A single dose of a low-cost, generic, oral antibiotic called azithromycin, could prevent life threatening sepsis during child birth in up to 2 Million women per year a study shows.
In a randomized, placebo-controlled study published in the New global maternal health research on February 9th, 2023, researchers found that a single 2-g oral dose of azithromycin given during labor to women planning to deliver vaginally prevented maternal
sepsis by approximately 35%.
The study also found a lower risk of maternal endometritis (uterine infection), hospital readmission and unscheduled medical visits among women who received azithromycin.
Azithromycin is a cheap, generic antibiotic available in tablet form and suitable for room- temperature storage. Globally, the World Health Organization (WHO) estimates sepsis due to obstetric infection is the third most common cause of maternal mortality.
The study, called the Azithromycin Prophylaxis in Labor Use Study (A-PLUS), assigned 29,000 women who were in labor at 28 weeks’ gestation or more and who were planning a vaginal delivery.
They were randomised to receive either a single 2-g oral dose of azithromycin or placebo. The study sites were in Bangladesh, the Democratic Republic of Congo, Guatemala, India, Kenya, Pakistan, and Zambia. The incidence of maternal sepsis or death in the azithromycin group was at 1.6% compared to the placebo group at 2.4%.
“The A-PLUS study has remarkable potential to protect maternal health and represents a significant advancement, especially for women who cannot access modern obstetrical care,” said Julie Gerberding, CEO of the Foundation for the National Institutes of Health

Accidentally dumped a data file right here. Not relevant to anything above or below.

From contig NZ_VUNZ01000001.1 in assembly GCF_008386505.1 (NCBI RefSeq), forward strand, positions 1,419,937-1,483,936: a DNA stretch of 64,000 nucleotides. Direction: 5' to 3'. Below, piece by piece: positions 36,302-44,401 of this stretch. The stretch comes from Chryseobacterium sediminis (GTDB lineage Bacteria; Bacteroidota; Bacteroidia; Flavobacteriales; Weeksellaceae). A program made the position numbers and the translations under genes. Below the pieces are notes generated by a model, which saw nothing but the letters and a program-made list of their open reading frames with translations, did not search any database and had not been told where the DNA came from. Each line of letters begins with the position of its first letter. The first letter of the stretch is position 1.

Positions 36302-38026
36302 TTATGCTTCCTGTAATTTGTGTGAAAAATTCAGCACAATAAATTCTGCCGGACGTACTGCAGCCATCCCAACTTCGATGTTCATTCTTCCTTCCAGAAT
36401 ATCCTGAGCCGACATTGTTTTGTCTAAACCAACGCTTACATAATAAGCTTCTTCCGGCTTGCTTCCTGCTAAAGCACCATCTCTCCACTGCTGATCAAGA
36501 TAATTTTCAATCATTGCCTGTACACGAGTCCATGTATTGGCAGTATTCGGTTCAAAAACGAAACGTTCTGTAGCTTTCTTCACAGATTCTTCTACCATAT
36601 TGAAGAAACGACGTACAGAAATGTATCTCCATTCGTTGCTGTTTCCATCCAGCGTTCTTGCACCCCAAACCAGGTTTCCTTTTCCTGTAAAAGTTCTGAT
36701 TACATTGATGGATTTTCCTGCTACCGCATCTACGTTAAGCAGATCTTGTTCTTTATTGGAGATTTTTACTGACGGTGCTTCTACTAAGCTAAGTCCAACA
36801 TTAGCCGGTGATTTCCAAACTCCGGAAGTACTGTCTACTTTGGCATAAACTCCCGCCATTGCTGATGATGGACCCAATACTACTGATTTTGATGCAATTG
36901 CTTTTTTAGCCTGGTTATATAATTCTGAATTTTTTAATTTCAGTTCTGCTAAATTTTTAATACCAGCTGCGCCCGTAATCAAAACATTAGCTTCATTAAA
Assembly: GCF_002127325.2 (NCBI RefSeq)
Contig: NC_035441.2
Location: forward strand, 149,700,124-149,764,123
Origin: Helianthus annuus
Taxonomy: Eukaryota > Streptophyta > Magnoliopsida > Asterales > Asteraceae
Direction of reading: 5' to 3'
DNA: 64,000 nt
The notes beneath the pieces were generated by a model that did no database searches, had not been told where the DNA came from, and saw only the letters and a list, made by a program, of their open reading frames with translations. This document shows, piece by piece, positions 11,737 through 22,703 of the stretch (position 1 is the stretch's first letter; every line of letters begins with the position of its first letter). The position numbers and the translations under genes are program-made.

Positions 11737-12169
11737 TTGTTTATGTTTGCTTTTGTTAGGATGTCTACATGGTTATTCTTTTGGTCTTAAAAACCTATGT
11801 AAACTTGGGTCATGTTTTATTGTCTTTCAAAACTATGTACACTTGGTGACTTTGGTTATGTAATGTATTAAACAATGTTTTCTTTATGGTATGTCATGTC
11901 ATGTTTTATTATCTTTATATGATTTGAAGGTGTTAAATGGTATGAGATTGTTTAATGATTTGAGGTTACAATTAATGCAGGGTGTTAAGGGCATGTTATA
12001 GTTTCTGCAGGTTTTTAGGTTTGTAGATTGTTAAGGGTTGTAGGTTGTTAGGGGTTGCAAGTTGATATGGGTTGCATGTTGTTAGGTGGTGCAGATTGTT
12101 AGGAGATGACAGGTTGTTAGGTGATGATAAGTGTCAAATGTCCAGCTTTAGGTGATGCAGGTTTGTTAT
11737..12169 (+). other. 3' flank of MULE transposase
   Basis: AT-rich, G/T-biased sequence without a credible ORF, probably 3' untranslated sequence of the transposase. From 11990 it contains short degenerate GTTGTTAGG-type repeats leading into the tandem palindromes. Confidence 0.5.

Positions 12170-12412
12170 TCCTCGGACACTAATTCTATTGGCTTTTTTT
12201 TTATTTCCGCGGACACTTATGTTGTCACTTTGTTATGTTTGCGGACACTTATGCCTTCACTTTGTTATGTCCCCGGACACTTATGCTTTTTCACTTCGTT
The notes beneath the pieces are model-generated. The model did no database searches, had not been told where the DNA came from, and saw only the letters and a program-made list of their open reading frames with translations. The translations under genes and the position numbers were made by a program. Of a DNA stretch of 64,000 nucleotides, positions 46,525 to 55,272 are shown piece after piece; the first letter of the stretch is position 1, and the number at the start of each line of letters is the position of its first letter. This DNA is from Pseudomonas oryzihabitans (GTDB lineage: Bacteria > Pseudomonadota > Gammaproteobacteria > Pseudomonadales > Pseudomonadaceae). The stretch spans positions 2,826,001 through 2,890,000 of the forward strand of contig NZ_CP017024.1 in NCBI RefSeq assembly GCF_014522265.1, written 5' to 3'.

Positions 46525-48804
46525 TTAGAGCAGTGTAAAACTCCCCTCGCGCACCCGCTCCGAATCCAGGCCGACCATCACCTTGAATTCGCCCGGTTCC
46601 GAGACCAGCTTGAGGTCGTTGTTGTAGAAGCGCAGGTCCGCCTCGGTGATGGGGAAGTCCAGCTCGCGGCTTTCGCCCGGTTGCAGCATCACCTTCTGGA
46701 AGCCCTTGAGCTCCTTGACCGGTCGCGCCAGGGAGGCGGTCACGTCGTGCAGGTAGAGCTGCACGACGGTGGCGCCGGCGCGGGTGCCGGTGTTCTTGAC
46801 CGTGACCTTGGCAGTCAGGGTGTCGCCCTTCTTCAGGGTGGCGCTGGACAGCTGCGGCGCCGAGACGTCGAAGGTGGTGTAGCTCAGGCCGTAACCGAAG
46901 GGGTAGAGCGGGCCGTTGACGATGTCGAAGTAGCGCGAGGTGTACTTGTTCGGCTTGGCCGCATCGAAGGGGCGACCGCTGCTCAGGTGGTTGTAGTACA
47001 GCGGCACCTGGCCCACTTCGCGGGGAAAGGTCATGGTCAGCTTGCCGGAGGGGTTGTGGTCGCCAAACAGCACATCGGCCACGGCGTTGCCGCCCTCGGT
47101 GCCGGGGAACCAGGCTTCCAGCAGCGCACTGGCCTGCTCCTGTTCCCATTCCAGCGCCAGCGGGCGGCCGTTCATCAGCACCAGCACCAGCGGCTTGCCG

However, during an interim analysis, the data and safety monitoring committee recommended stopping the trial for maternal benefit due to a significant beneficial effect in the treatment group.
“We saw such a significant reduction in the incidence of sepsis with azithromycin that we stopped enrolling new participants early to ensure that as many women as possible could benefit from our findings as soon as possible,” said Antoinette Tshefu Kitoto, Professor of Public Health at Kinshasa School of Public Health and International Principal Investigator of the UNC-Democratic Republic of the Congo site.
When a combination of sepsis and death was analyzed, there was a 33% reduction. “Sepsis is a leading cause of maternal death worldwide and there is urgent need for low- cost, effective interventions,” said Kitoto.
A-PLUS investigators will provide the World Health Organization (WHO) and other professional organizations with the results to inform their guidelines.
Researchers say the results are likely to be useful for informing national health policy and obstetrical practice in low and middle income settings around the world.